Or, “McWilliams is on holidays is Barbados and makes spurious ‘slave’ analogies with Ireland in order to call it research”.
Ha, yeah I always skip over the first few paragraphs of his articles.
With the new bankruptcy legislation, many of these businesses will just die and be reborn, no? While some property and assets will change hands, in the end, they’ll have to be sold back for cheaper to the people who want to use them… essentially the same businesses.
Or Wall St just dumps the assets to the ‘greatest’ fools, the Irish!
McDreamy latest - 38m per year to build 50k houses in Dublin
independent.ie/opinion/colum … 43903.html
there’s a lot we could do for very little with the ridiculously low current cost of borrowing; if we’re spending it on infrastructure would the EU really say no? They want to get money flowing into the economy…
But, employing builders would move money into the economy, or does increasing sales of breakfast rolls not count.
I know, that’s what I meant. Address infrastructural deficit, and pump money into the economy - win/win.
That’s the best idea I’ve heard from McWilliams in a long time.
The government surely have access to a NAMA site, they have access to cheap capital, we have a massive pool of labour that is desperate to work, the demand for property in the Dublin are is most certainly there and with prices still well below peak, the risk is low. In ordinary times, the private sector would step into this breach to meet supply. This has not happened so why can’t the government step in to facilitate action? Given the inelastic supply situation with property development, a situation that’s critical in there here and now will only get worse in the short-term, so it’s time to act now.
Well, it was time to act about 3 years ago, when the lack of a supply pipeline should have been obvious to anyone paying attention.
Still better to act 3 years late rather than 4, of course. Or 5, or 6, or never…
Sorry Dave, you’ve priced a ten year bond not a 30 year!
30 Year Irish debt is 1.84% — still cheap but changes his numbers a lot.
I think he must have read an recent but old Coles2 post or maybe even early pin posts.
I do however have general show stopper problems with the opening logic, though the personal anecdote at the start is good.
Define your reality!
The counterargument from Michael O’Flynn on Claire Byrne the other night was that NAMA can only build “16 or 17%” of required supply. That leaves private developers to do the rest and with NAMA competing on a lopsided playing field (low cost of finance, no particular profit requirements), the vital private developers haven’t a chance. Of course he’s a total vested interest who shouldn’t get an ounce of credence without good cause. But he claims developers need a profit margin of 15% or they are unable to raise funds from backers. He also thinks the CB rules need to be relaxed for the same reason, which blows his credibility in my book. But I’d still be interested to hear the counter-counterargument.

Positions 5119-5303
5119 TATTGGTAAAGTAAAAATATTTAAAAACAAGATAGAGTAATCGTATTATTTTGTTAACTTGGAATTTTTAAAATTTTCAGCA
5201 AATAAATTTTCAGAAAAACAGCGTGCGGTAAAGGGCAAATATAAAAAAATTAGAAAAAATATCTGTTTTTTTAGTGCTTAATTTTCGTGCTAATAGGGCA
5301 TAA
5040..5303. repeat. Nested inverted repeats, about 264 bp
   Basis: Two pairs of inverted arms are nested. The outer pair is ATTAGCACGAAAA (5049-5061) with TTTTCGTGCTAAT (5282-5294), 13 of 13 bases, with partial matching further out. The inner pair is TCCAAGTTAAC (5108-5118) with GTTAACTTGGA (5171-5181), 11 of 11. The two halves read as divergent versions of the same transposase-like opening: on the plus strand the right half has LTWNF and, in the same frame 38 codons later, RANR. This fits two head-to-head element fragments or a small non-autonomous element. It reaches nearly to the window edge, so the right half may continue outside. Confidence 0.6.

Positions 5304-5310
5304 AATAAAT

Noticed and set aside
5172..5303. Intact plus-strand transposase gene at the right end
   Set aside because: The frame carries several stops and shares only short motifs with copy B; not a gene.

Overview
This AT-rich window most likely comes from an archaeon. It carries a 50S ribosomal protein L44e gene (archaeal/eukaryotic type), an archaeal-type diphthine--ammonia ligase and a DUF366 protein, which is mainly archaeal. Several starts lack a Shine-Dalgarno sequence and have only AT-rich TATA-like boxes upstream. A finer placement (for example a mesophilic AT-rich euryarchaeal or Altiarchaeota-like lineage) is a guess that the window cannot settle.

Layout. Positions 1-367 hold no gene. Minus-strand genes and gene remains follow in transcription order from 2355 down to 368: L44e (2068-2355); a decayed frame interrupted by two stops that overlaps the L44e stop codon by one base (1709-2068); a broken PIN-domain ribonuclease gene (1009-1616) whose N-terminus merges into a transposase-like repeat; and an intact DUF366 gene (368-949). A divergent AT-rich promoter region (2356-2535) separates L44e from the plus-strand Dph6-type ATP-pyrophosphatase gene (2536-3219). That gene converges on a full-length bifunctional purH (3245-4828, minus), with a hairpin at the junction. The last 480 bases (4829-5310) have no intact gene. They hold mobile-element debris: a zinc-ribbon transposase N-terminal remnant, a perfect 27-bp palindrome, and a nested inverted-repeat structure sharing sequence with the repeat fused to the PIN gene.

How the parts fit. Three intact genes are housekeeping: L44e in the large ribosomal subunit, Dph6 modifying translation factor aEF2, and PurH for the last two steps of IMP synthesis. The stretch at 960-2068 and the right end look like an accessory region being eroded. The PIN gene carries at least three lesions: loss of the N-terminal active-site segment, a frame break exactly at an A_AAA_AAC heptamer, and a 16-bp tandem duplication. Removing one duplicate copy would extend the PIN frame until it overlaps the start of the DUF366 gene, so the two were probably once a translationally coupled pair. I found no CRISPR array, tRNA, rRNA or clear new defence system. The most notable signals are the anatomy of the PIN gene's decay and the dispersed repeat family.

Conflicting use of the word “build”. The government and its agencies should not “build” anything. They should tender of the building properties to be owned by the councils and used for social housing. Builders will still get paid, and maybe even developers.
State investment bank lends to the private developers at low rates with conditions attached (use it or lose it planning permission; energy efficiency; social housing provision). Nama releases land for use under these conditions. We really need to build higher close to the city centre though, and improve public transport further out in the metro area.
McWilliams sums don’t add up.
Sovereigns are perpetual but dwellings are not. If you borrow over 30 years at the end you have to redeem the debt but the matching asset (the dwelling) is much depreciated.
Therefore you do have to consider amortisation to make his case.
Not if house prices over the past several decades have been anything to go by, I would have thought. At the very least houses have generally held their value.
Colour me cynical but I honestly cant see the Irish Government doing anything radical to resolve the housing crisis. McWilliams might be taking sense but that doesn’t mean anyone wielding any power will actually listen to him.
yeah, the building will depreciate and require capex but land value appreciation has tended to make up for that;
McWilliams wants the state to be given a stake in the multinationals setting up in Ireland
On the face of it, taking shares in lieu of corp tax doesn’t sound like a bad idea.